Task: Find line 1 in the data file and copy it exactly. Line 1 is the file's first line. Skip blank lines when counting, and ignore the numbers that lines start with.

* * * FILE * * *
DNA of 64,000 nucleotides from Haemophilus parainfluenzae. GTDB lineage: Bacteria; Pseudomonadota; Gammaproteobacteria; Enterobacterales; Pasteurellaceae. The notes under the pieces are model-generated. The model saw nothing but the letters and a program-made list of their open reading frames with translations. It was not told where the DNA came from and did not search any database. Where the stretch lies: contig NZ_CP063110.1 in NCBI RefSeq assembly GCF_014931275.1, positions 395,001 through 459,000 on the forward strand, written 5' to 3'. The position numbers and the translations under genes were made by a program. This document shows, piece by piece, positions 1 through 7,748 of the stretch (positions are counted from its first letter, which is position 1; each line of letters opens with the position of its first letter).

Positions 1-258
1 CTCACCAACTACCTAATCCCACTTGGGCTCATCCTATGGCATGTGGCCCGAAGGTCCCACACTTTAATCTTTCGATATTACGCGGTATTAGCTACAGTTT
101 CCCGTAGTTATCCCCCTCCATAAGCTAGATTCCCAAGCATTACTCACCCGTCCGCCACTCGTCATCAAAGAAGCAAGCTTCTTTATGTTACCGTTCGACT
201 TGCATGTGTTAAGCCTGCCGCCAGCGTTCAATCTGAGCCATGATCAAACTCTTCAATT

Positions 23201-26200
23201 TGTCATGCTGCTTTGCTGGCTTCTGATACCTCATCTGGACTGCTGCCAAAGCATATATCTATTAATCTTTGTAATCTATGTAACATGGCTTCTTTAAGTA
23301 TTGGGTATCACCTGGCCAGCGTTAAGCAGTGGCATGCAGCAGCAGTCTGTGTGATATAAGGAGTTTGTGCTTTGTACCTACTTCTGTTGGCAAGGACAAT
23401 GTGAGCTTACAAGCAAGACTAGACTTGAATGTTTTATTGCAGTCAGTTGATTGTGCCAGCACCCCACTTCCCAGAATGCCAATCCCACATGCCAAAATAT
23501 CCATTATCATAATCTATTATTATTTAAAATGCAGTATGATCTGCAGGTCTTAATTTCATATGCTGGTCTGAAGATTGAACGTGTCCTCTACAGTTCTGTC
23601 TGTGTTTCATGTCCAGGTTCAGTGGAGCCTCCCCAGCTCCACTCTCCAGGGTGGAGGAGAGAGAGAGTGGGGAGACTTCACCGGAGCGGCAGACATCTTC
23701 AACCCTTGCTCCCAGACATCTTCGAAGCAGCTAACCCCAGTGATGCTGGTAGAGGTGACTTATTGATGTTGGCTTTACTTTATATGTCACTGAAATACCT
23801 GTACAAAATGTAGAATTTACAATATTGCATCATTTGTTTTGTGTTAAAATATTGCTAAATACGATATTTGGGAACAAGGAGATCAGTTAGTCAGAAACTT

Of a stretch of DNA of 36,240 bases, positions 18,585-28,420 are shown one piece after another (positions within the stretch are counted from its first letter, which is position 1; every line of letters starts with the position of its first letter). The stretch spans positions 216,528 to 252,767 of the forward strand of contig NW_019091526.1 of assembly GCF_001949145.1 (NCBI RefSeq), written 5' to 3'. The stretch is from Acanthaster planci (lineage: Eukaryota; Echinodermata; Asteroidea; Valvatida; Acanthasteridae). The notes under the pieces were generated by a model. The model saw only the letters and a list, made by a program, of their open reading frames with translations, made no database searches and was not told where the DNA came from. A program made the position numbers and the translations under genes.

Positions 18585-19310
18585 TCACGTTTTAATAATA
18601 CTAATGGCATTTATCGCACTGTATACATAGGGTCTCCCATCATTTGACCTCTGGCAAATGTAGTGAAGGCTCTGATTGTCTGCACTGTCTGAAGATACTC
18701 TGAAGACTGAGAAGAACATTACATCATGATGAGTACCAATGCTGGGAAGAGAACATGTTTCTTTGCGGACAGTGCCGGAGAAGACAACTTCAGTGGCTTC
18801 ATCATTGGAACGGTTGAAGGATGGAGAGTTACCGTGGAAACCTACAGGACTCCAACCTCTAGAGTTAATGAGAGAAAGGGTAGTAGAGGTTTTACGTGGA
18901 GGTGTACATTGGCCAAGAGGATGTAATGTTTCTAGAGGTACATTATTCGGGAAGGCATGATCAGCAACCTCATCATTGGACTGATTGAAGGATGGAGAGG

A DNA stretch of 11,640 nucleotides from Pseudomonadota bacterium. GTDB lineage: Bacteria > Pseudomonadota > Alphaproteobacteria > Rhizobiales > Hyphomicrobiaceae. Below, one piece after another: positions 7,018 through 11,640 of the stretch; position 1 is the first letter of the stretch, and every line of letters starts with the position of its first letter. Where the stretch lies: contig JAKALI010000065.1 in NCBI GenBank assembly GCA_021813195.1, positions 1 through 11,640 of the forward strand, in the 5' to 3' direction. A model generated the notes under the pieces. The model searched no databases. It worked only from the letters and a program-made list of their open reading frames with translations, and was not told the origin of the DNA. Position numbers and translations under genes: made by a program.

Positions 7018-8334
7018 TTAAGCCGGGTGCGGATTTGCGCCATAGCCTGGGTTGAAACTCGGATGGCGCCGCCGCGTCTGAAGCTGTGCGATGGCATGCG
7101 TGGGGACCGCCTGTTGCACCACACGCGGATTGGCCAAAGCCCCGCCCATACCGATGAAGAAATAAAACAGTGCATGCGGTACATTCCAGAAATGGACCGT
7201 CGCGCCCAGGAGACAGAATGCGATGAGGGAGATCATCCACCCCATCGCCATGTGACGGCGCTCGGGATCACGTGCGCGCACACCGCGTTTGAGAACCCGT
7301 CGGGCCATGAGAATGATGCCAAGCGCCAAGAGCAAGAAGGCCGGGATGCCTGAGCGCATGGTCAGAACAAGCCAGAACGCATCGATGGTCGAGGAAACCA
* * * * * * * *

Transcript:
DNA of 64,000 nucleotides from Haemophilus parainfluenzae. GTDB lineage: Bacteria; Pseudomonadota; Gammaproteobacteria; Enterobacterales; Pasteurellaceae. The notes under the pieces are model-generated. The model saw nothing but the letters and a program-made list of their open reading frames with translations. It was not told where the DNA came from and did not search any database. Where the stretch lies: contig NZ_CP063110.1 in NCBI RefSeq assembly GCF_014931275.1, positions 395,001 through 459,000 on the forward strand, written 5' to 3'. The position numbers and the translations under genes were made by a program. This document shows, piece by piece, positions 1 through 7,748 of the stretch (positions are counted from its first letter, which is position 1; each line of letters opens with the position of its first letter).